How to prototype like a pro: Get your product to market faster!

Get your product to market faster!

By Protolabs
prototyping drawings

Overcoming the challenges of prototyping to bring your product to market involves a mix of strategic planning, effective tools, and agile processes. So, how can you streamline your prototyping process and get to that vital product stage more efficiently? This blog will give you a few tips.

So, first of all, let’s start with prototyping challenges. What are they? What are some of the key challenges?

  1. Cost Constraints
  2. Time Constraints
  3. Complexity
  4. Resources
  5. Security
  6. Feedback, Testing and Iteration
  7. Quality Assurance
  8. Communication

Now we have our challenges; how do we overcome them? Or work around them?


Challenge 1: Cost Constraints—High-quality materials and tools can be costly, and each iteration will only increase the cost.

  • Define your Prototyping objectives: What do you want to achieve with each prototype? Are you validating a concept? Testing functionality? Demonstrating a product? What are the key features that need to be tested? What functionality is it important to test? Do they all need testing? You must go into your prototyping phase knowing precisely what you want to get from it; this will benefit you from both a cost point of view and time.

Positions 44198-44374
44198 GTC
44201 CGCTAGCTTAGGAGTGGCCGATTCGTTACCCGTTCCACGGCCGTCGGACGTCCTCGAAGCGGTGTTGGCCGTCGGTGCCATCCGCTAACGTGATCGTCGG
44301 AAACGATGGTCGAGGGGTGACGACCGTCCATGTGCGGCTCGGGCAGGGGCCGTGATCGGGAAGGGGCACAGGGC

• Materials: Consider what materials fit within your prototyping budget. If you can’t afford to prototype the material you plan to use in the end product, is there a cheaper material with the same characteristics? Do you need to physically prototype the whole part? Reducing the amount of material used can also lower your cost.
  • Process: Which process do you plan to use? Do you need to use the same process for prototyping as you do for the end-product? Is there a cheaper option that could be used? For example, you plan to use injection moulding for your final product as you will eventually need to ramp up production. However, the material is available for 3D printing, which would be a much quicker and probably cheaper option for prototyping your part.
  • Outsourcing: Using a seasoned supplier to support your prototyping and production needs will cut down on your costs. You won't have to spend a lot of cash upfront on machinery, software, and expertise.


digital manufacturing shop floor

Challenge 2: Time Constraints – Market pressures can lead to rapid turnaround time requirements, and extended development cycles can lead to a time-consuming and delayed project timeline.

  • Materials: Some materials are quicker to process than others, and some require finishes to provide the required functionality.